Library of Congress summary: A biting vilification of the Confederacy, representing it as a government in league with Satan. From left to right are: "Mr. Mob Law Chief Justice," a well-armed ruffian carrying a pot of tar; Secretary of State Robert Toombs raising a staff with a "Letter of Marque" (a governmental authorization to seize subjects or property of foreign state, here a reference to Georgia's January seizure of federal Fort Pulaski and the Augusta arsenal); CSA President Jefferson Davis, wearing saber and spurs. Vice President Alexander Stephens holds forward a list of "The Fundamental Principles of our Government," including treason, rebellion, murder, robbery, incendiarism, and theft. Behind the group, on horseback, is Confederate general Pierre Gustave Toutant Beauregard, commander of forces at the bombardment of Fort Sumter. The delegation is received by Satan and two demonic attendants, who sit in a large cave at right. One attendant has over his shoulder a gallows from which hangs a corpse; the other holds a pitchfork. Satan holds a crown and scepter for Davis in his right hand, while in his left hand he hides a noose behind his back. He greets the Confederates, "Truly! Fit representatives of our Realm." Over his head flies a banner with the palmetto of South Carolina and six stars. A large snake curls round its staff.
This cartoon shows presidential candidate George McClellan, in a general’s uniform, making the comment, “I am happy to say that—the record of my public life was kept in view.” (This is a quote from his letter of acceptance of the nomination.) He is seated on the Democratic donkey, who is reciting from the Democratic Party platform, “An immediate cessation of hostilities.”
Library of Congress Summary : Columbia repudiates Democratic presidential candidate George Brinton McClellan's endorsement of the platform devised at the August 1864 Democratic convention in Chicago. McClellan and his running mate George Hunt Pendleton are shown here standing on a platform surrounded by various Democrats--many of them New Yorkers. Pendleton stands at right, his thumbs in his lapels.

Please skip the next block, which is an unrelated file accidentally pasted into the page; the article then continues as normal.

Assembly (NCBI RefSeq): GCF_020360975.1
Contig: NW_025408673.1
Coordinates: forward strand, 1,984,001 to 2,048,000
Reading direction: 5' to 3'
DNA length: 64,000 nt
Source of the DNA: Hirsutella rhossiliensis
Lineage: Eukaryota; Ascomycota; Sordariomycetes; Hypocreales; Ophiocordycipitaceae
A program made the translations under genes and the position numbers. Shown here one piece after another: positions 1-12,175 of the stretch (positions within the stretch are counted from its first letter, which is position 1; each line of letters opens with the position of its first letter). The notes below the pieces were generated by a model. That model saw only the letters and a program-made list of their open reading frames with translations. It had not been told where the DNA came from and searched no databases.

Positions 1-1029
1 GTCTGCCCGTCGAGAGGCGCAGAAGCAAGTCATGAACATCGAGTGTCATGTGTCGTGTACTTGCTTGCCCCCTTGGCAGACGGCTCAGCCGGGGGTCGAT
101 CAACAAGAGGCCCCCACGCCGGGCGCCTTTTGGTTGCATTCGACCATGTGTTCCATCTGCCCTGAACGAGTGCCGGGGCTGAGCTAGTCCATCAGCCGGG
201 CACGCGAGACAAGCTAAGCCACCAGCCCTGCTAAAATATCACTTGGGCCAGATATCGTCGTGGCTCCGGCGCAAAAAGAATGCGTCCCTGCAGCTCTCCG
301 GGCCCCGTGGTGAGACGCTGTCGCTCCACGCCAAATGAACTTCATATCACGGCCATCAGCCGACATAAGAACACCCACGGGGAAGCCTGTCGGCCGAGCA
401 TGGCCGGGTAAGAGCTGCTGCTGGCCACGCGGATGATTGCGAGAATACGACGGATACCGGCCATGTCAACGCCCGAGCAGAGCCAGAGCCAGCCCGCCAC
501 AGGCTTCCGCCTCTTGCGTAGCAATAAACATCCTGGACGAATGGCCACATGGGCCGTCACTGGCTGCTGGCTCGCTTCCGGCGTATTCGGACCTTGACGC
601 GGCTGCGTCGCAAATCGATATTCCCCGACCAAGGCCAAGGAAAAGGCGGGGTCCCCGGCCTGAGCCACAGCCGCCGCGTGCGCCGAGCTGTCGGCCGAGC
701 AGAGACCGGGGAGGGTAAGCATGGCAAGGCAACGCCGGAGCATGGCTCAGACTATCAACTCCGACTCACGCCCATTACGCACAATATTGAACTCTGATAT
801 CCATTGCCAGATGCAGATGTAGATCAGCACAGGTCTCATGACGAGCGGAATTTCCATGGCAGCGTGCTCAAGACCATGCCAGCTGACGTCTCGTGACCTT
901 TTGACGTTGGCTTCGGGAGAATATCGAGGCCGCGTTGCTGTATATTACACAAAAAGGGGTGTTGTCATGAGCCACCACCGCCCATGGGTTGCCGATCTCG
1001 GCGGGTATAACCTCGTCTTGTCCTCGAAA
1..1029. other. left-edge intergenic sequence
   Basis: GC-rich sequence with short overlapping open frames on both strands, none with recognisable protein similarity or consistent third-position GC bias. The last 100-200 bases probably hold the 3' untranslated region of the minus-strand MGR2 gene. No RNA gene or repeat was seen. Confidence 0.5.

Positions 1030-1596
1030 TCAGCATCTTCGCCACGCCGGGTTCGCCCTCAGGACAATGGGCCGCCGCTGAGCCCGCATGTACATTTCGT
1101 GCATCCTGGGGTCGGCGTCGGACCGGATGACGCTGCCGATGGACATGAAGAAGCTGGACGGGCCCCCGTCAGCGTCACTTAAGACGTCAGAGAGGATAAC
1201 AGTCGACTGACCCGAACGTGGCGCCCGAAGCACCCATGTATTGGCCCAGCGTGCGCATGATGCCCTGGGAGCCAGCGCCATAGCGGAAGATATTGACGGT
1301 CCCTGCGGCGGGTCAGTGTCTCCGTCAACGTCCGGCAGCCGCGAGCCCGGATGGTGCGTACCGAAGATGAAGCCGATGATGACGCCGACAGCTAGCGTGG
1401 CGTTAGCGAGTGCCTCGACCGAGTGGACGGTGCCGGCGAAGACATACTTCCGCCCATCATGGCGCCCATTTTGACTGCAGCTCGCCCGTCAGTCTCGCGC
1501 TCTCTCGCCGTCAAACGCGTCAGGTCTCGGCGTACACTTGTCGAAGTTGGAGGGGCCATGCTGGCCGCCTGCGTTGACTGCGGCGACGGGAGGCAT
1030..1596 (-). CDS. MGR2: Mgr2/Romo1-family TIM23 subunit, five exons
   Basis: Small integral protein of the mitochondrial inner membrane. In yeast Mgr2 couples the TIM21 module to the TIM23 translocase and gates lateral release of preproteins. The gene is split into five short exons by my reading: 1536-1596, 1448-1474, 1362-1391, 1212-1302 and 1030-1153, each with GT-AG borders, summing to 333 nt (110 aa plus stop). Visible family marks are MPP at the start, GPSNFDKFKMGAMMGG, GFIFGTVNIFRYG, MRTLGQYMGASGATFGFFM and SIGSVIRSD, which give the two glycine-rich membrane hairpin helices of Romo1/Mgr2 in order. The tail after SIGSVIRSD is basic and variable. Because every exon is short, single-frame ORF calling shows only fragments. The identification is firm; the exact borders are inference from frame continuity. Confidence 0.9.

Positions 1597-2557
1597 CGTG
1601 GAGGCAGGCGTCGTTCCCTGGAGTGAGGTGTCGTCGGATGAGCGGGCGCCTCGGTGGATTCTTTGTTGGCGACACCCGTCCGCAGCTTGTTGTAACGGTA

A political cartoon depicting Presidential candidates attempting to support a failing wooden platform, on the broken planks of wood the captions read: "Peace Plank", "Anything or Nothing", "Armistice." , "Secession", "Union", "Disunion". The literal use of political language; platforms and planks.
A plank, as it is used in politics, is one of the policies in a political party's platform.
An excerpt from "Copperheads" by Delores Archaimbault and Terry A. Barnhart
Copperhead was a pejorative epithet applied to Northern members of the Democratic party, also known as Peace Democrats, who criticized the presidential administration of Abraham Lincoln for its war policies and who sought an armistice with the Confederacy. A loosely-affiliated group, the Copperheads expressed their views on the war in the press, at political conventions, and in state legislatures. Their views struck a responsive chord among like-minded Democrats in Illinois, Indiana, and Ohio in the period 1862 to 1864, while their Republican opponents considered their ideas and alleged actions as nothing less than treason. Not all those known as Copperheads supported the doctrine of secession, but as a group they found common cause in their objections to the actions of the Lincoln administration.
Source: "Copperheads" by Delores Archaimbault and Terry A. Barnhart, Northern Illinois University
Link to the full article: http://www.lib.niu.edu/1996/iht319615.html
From School Library Journal:
-A valuable collection of Northern and Southern political cartoons that effectively conveys some of the political, economic, and moral issues surrounding the war. The cartoons illustrate perfectly what is most fascinating about our Victorian predecessors: they seem so familiar to us, and yet are so foreign at the same time. A helpful foreword addresses the racist nature of many of the drawings. The cartoons are presented by the year in which they were printed, along with usually helpful explanations that shed light on allusions that may escape late 20th-century sensibilities, e.g., why Lincoln is often portrayed in Scotch-plaid capes in Southern cartoons. Northern works predominate because of the paucity of Southern publishers and resources. This sometimes amusing but more often disturbing book will add to readers' understanding of the Civil War.
-Rebecca L. Wells, UMI, Alexandria, VA